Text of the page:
Scientists searching the universe for signs of alien life detected a burst of 15 radio signals, all taking place in the space of five hours. All 15 signals also came from a galaxy about three billion light years away.
What's beyond the stars?
These radio signals, called fast radio bursts (FRBs), are some of the strangest things that happen in outer space. FRBs are powerful signals, but they're gone almost as quickly as they appear, lasting for only a few milliseconds. There have been a number of theories to explain what causes these bursts, like black holes and, of course, extraterrestrial life.
So far, scientists have detected about two dozen FRBs. One such FRB is called FRB 121102, which is the only FRB that scientists have observed to repeat. Breakthrough Listen, a collaborative program between multiple countries that seeks out signals from possible extraterrestrial civilizations, has focused its resources on observing FRB 121102.
The location of FRB 121102's host galaxy [Image by Gemini Observatory/AURA/NSF/NRC]
The source of FRB 121102 is somewhere in a faraway dwarf galaxy. Though FRB 121102 has sent multiple signals in the past, scientists haven't detected repetitions this frequent ever before. Just two 30-minute scans revealed the 15 signals coming from the same mysterious source.
“Bursts from this source have never been seen at this high a frequency,” says Andrew Siemion, director of the Breakthrough Listen program. Five hours of observation using the Green Bank Telescope, which was pointed at FRB 121102, rendered about 400 terabytes of data. The Green Bank Telescope can record several gigahertz of bandwidth at a time
Back in 2016, it took 83 hours of observation over six months just to detect all of nine signal bursts from FRB 121102. This shows how concentrated and rapid the latest signals are. It's possible, therefore, that FRB 121102 is in a heightened state of activity. Researchers also found that these latest bursts are at a higher frequency than previous signals.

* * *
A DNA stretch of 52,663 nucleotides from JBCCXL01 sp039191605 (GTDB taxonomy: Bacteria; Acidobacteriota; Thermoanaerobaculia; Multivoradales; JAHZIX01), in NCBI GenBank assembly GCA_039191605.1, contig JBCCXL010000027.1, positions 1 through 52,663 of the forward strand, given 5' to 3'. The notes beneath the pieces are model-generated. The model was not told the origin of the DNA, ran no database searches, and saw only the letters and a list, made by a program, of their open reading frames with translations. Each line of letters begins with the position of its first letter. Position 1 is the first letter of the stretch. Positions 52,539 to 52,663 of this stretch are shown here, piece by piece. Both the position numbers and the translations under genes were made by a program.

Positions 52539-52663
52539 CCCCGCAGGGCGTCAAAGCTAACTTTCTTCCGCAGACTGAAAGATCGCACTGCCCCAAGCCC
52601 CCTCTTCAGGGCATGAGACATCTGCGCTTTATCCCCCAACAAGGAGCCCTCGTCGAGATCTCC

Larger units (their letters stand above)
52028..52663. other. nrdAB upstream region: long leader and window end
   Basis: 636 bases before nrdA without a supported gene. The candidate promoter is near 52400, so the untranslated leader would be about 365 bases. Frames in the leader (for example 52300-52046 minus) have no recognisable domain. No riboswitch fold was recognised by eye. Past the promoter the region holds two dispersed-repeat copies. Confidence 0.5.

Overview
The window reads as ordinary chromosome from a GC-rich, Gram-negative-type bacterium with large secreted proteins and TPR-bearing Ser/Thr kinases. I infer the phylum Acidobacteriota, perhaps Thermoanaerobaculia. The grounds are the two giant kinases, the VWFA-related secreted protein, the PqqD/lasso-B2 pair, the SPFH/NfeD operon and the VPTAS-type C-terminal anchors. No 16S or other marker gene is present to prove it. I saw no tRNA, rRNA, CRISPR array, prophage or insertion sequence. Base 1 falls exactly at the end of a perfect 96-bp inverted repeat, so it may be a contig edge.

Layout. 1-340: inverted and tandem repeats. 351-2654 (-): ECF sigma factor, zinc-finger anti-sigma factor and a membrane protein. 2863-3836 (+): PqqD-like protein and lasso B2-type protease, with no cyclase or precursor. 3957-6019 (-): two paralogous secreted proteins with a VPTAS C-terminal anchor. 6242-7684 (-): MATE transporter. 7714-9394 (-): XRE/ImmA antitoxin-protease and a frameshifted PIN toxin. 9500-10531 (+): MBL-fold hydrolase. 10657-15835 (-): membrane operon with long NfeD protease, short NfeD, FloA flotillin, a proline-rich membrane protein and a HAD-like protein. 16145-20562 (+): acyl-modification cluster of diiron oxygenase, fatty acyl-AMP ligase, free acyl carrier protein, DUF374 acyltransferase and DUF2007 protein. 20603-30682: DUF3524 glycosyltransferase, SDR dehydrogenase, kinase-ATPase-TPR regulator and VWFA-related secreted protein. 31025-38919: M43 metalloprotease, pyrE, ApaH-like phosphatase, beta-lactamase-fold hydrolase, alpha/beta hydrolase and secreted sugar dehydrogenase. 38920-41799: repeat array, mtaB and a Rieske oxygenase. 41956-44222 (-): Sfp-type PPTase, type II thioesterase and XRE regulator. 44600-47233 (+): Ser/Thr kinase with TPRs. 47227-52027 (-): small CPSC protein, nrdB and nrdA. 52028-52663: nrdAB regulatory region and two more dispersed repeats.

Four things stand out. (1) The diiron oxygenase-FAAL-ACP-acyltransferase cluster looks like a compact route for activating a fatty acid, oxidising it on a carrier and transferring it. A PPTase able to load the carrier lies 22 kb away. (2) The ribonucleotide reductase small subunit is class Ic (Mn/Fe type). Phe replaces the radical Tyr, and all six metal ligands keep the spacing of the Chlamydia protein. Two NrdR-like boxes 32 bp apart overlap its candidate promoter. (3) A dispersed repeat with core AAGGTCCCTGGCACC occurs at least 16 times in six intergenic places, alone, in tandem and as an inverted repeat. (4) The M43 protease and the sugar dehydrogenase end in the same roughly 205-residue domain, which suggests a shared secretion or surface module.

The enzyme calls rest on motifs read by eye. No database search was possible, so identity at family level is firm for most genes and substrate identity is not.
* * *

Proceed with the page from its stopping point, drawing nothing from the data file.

The nature of the signals and the rapid succession of signal bursts may give researchers an idea as to what the nature of the source is. So what could it be? Is it a black hole? A quasar? Alien life? We may be closer to knowing what the source of these signals could be.
The telescope used to study FRB 121102 [Photo by Thomas R. Fletcher/Alamy Stock Photo]
If intelligent life is indeed behind these signals, what are the signals for? Estimates say that the signals outshine the total luminosity of the entire galaxy they come from. If aliens are indeed behind the signals, then they're likely doing something big
Of course, aliens should be the first and foremost possibility we consider when it comes to things like this. There are other plausible explanations that we'd need to rule out before we can seriously begin considering an alien civilization as the source of the signals. It's also possible that if intelligent life were indeed the source of the signals, we weren't their targets. Researchers agree that the signals left their galaxy a million years before even the simplest multi-cellular organisms existed on Earth.
Nonetheless, alien life or no, the source of the signals is probably something significant.
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